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X - "The Year 1950"

The start of the mid-century year found the CACAPON quietly berthed in her home port of Long Beach, California.  By the 10th of January essentially all personnel had returned from holiday-period leaves, and the ship conducted only local operations in the nearby operating areas until January 27th when she proceeded northward to Port Chicago to off-load ammunition in preparation for enter­ing the San Francisco Naval Shipyard at Hunter's Point.  The overhaul period extended from January 31st to April 28th.

On leaving the yard, the ship loaded ammunition at Port Chicago and, on 29 April, headed back to Long Beach, arriving there the next day.  After a short refresher training period, the ship again partici­pated only in local operations until the end of June.

The "Korean Incident", opening with the attacks of the North Koreans on South Korea, had commenced on 25 June 1950. On 4 July 1950, Captain John G. McClaughry, USN, relieved Captain R. L. Rutter, USN, as Commanding Officer.  Two days later the CACAPON was enroute to the Western Pacific area.,       7s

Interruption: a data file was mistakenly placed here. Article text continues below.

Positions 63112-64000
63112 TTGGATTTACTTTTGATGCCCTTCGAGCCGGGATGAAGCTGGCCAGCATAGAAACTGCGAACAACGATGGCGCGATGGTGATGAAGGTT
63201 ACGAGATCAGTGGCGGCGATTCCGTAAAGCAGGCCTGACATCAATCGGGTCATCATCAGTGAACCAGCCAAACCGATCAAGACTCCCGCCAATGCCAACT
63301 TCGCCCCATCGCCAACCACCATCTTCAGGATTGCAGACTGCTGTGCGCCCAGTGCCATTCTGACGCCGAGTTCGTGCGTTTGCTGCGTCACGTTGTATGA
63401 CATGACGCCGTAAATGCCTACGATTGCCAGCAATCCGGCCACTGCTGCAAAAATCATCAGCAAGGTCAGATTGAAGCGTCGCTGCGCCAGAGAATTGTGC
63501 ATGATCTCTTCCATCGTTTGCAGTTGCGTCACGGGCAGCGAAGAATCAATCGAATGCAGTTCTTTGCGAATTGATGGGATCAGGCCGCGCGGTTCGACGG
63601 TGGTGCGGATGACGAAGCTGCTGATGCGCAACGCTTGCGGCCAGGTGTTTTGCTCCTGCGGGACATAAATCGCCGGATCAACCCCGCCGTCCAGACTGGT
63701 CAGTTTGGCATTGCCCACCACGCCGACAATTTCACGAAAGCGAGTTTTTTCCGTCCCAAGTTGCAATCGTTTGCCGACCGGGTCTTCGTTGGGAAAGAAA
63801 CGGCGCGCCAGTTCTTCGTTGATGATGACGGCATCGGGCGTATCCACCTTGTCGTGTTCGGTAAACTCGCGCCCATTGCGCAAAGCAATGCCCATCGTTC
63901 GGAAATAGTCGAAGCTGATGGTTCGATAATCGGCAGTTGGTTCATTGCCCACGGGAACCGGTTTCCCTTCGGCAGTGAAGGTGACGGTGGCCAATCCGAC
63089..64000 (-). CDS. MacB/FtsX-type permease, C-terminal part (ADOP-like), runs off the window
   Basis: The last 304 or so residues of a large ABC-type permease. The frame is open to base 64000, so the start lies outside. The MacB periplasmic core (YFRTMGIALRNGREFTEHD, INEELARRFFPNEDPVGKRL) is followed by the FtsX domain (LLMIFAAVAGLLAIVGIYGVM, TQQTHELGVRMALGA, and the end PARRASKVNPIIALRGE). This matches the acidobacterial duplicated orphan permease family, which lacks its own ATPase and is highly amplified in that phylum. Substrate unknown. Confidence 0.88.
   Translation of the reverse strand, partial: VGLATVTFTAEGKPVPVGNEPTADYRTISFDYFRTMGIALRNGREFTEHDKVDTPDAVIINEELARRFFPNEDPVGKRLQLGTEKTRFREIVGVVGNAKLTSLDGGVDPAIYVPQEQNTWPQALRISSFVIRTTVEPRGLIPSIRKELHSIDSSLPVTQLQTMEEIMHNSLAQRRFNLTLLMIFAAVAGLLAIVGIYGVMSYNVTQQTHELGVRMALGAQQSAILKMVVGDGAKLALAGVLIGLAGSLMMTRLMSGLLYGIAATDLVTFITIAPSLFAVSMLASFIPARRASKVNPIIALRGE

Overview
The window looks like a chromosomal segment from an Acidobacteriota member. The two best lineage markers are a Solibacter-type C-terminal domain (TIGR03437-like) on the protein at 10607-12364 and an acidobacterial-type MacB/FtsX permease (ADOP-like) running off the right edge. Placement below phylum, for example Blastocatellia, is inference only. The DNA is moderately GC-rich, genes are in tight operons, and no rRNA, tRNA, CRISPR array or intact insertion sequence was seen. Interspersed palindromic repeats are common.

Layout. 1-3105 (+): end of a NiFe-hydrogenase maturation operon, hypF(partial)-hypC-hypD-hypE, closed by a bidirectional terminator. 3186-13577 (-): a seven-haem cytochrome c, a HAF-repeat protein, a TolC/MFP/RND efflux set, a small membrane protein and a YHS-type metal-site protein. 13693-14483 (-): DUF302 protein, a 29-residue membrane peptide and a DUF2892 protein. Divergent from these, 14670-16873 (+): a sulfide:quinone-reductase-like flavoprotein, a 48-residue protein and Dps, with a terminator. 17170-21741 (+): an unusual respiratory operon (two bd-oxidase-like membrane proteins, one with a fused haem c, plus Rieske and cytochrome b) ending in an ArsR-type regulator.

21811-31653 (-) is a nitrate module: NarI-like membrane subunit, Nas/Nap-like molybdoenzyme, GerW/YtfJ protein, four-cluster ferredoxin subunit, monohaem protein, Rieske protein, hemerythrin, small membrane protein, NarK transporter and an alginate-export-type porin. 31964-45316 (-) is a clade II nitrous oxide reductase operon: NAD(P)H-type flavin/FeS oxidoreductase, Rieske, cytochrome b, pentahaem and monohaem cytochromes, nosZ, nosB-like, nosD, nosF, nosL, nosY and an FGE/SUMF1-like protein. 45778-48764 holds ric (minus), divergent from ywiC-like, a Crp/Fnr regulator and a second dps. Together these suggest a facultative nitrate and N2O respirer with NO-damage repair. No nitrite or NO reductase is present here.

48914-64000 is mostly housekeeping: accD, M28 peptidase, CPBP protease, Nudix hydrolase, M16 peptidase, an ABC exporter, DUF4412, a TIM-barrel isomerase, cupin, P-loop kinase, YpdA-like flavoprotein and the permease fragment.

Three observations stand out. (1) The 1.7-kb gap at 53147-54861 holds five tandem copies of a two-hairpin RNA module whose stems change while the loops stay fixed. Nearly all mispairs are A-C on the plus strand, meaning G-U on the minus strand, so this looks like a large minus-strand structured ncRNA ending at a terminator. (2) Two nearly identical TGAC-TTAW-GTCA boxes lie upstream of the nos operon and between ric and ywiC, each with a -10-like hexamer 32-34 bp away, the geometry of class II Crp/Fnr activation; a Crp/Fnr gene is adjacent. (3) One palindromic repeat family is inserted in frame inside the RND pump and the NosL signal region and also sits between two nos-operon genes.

After a one day stop at Pearl Harbor, the ship arrived at Okinawa on 27 July.  She had already reported to Commander Service Squadron THREE for duty-with the SEVENTH Fleet and was one of the first two fleet oilers to participate in operations of the United Nations Naval forces in the Korean War; the other oiler was U.S.S. PASSUMPSIC (AO-107). The CACAPON left Okinawa on 5 August 1950 and arrived at Sasebo, Japan on 9 August to commence in earnest her first of several tours of duty as a unit of the mobile logistic support forces in the Korean War.  She continued the work of her primary mission of mobile replenishment of the United Nations Naval forces until the end of the year, operating primarily in the area off the east coast of Korea and returning to Sasebo to reload periodically.  CACAPON was, however, a part of the naval force that so successfully invaded Inchon, well up the west coast of the Korean Peninsula on 15 September. On 22 December, Rear Admiral F.C. Denebrink, USN, Commander Service Force, U.S. Pacific Fleet, who had flown out from his headquarters at Pearl Harbor for a first hand view of underway replenishment operations in the combat area, was transferred at sea by highline to U.S.S. CACAPON, He remained on board over-night and trans­ferred by highline to the PHILIPPINE SEA the next day,

XI- "The Year 1951"

By the start of the new year of 1951, the CACAPON had already had a good sample of the severity of the winters off the coast of North Korea and had gained experience in conducting underway replen­ishment operations for long hours under conditions of bitter cold driving winds, heavy seas, icy decks, and almost blinding snowstorms. There was no regret then when her first Korean tour drew to a close and, on 20 January 1951, on departure from Sasebo, she headed southward

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